As prepared for delivery during today’s hearing in the House Rules Committee:
Today’s original jurisdiction hearing covers a critical issue facing Congress: the scope of power and authority concerning matters of war. Today’s hearing follows on our hearing last year covering the unique powers entrusted to the legislative branch under Article I of the Constitution. Frankly, there is no topic more important or serious than Congress’ authority to declare when, where and how our nation chooses to go to war.
I first want to thank Chairman McGovern for arranging today’s hearing. Though the chairman and I disagree on many things, defending the constitutional authority entrusted to Congress is not one of them. Both of us are equally concerned about the erosion of congressional authority in matters of war in recent decades, particularly given the corresponding expansion of executive branch authority since the end of World War II. And both of us believe strongly that we must reign in this expansion and reassert congressional primacy.
In Article I, Section Eight of the Constitution, Congress is granted specific powers in relation to war. Among these is the exclusive power to declare war, the power to raise and support armies and a navy and to make rules for the regulation of the armed forces. There is an inherent tension between congressional authority to declare war and the president’s power, under Article II of the Constitution, to be the commander in chief of the armed forces. But in recent years, the trend has been for the executive branch to seize authority at the expense of Congress.
In 1973, Congress passed the War Powers Resolution, which became law over President Nixon’s veto. The War Powers Resolution states clearly that the president cannot commit the United States to an armed conflict without the consent of the U.S. Congress. In the event that the United States engages in hostilities with a foreign power, the War Powers Resolution requires congressional notification and forbids the use of armed force after 60 calendar days without an authorization for the use of military force.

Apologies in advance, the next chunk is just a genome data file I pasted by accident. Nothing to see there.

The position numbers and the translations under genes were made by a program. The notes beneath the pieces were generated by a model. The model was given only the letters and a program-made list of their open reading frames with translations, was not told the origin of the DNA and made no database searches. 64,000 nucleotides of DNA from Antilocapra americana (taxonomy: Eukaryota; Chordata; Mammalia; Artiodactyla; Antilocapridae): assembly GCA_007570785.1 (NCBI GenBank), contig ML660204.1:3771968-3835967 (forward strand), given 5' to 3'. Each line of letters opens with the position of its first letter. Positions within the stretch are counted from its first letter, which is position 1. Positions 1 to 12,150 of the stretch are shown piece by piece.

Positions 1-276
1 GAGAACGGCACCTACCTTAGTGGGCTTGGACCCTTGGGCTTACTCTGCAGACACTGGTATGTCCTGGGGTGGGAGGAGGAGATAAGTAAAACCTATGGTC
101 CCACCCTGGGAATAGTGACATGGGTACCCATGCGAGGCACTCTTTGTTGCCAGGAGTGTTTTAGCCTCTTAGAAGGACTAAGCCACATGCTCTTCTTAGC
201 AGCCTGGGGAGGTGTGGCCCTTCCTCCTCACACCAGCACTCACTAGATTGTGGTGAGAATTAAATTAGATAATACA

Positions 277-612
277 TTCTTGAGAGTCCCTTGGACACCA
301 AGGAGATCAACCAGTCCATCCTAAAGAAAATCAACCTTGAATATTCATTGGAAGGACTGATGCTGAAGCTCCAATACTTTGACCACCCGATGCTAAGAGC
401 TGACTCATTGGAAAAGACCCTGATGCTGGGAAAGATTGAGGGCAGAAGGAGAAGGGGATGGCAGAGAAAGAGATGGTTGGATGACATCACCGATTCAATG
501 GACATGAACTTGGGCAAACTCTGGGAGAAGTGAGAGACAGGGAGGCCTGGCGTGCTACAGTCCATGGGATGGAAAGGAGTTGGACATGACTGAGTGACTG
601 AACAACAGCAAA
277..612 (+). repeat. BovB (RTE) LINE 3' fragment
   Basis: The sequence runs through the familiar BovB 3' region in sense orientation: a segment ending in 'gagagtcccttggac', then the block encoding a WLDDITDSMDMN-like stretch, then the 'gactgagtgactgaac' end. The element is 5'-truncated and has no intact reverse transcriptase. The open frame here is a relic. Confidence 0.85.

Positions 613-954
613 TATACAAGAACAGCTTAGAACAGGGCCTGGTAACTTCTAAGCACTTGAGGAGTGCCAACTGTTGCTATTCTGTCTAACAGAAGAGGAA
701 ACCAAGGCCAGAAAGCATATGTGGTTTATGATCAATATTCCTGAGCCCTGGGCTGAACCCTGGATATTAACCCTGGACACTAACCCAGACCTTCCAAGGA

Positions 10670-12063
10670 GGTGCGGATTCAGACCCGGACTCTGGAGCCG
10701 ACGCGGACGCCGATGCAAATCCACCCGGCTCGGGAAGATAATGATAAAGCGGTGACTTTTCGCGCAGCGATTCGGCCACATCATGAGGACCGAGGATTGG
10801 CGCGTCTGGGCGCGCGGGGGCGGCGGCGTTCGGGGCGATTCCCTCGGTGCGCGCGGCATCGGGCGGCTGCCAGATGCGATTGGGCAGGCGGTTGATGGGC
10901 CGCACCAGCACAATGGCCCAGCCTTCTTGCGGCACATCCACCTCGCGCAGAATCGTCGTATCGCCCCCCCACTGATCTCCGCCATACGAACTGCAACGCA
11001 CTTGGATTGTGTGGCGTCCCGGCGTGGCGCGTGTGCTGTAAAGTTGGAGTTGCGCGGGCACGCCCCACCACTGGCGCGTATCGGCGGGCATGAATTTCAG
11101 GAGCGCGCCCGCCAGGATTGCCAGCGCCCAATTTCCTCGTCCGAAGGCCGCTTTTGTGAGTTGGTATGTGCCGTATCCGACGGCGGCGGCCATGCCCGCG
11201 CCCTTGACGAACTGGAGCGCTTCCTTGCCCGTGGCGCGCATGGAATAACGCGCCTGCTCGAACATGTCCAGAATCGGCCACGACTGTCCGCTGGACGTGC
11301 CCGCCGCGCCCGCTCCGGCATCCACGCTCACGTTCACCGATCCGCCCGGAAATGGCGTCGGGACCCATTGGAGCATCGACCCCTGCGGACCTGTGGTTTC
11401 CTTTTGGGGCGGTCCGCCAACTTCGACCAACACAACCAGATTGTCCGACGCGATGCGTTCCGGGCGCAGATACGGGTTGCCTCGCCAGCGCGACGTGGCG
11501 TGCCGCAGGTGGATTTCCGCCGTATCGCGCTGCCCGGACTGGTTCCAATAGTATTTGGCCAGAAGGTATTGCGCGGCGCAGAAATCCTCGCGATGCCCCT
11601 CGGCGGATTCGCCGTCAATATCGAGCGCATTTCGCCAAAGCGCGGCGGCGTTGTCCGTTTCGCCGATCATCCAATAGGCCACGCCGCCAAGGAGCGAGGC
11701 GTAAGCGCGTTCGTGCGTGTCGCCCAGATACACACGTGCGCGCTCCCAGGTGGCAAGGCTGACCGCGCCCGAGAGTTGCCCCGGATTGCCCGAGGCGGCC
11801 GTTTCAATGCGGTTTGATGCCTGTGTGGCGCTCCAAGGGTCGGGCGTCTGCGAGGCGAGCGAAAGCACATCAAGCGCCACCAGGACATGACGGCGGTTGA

In recent years, presidents from both parties have committed American military forces to combat without consulting Congress. In 1993, President Clinton committed American military forces to the UN-led intervention in Bosnia. In 2011, President Obama committed American military forces to NATO-led intervention in Libya. And American ground forces have been present in Syria during both the Obama and Trump administrations. Each of these instances has represented a further expansion of independent executive practice to commit American armed forces and a further erosion of congressional authority.
Given this backdrop, it is appropriate for the Rules Committee to now examine the War Powers Resolution. It is clear to me that the existing War Powers framework is no longer sufficient to safeguard congressional authority. I am hopeful that our hearing today will shed additional light on what reforms can and should be made to ensure that Congress will continue to fulfill its constitutional obligations and that executive action will be undertaken within the bounds of clear statutory authority.
Of course, such a hearing would not be complete without noting the five ongoing Authorizations for the Use of Military Force that are still active today. The 2001 AUMF, authorizing military force against the nations, organizations or persons responsible for the September 11th attacks, and the 1991 and 2002 AUMFs, authorizing military force against Iraq, continue in force today and have not been repealed or replaced by updated authorities.
Both Chairman McGovern and I have expressed deep concern about this state of affairs, and he and I have both been supportive of efforts to update these authorities. In the 20 years since the September 11 attacks, America continues to engage against terrorist forces and their backers. But neither the 2001 AUMF, broad as it is, nor the 2002 AUMF were ever intended to serve as a blank check, authorizing any and all use of military force wherever in the world the president determines it is necessary. I am in full agreement with my colleagues who support reforming the 2001 AUMF, but I would also caution that we should not simply repeal these authorities without ensuring there is an appropriate replacement.
This is a bipartisan debate Congress should be having, and indeed, must have in the months to come. We owe it to the institution and the American people to ensure that Congress has held a thorough debate on committing American troops to combat in accordance with our constitutional responsibilities.
With that, Mr. Chairman, I thank you again for calling today’s hearing and thank our witnesses for being here today sharing their important insights and expertise with us. And I want to thank the staff on both sides of the dais for their hard work in putting this hearing together. I think it will be an enormous benefit to the Congress in that respect.
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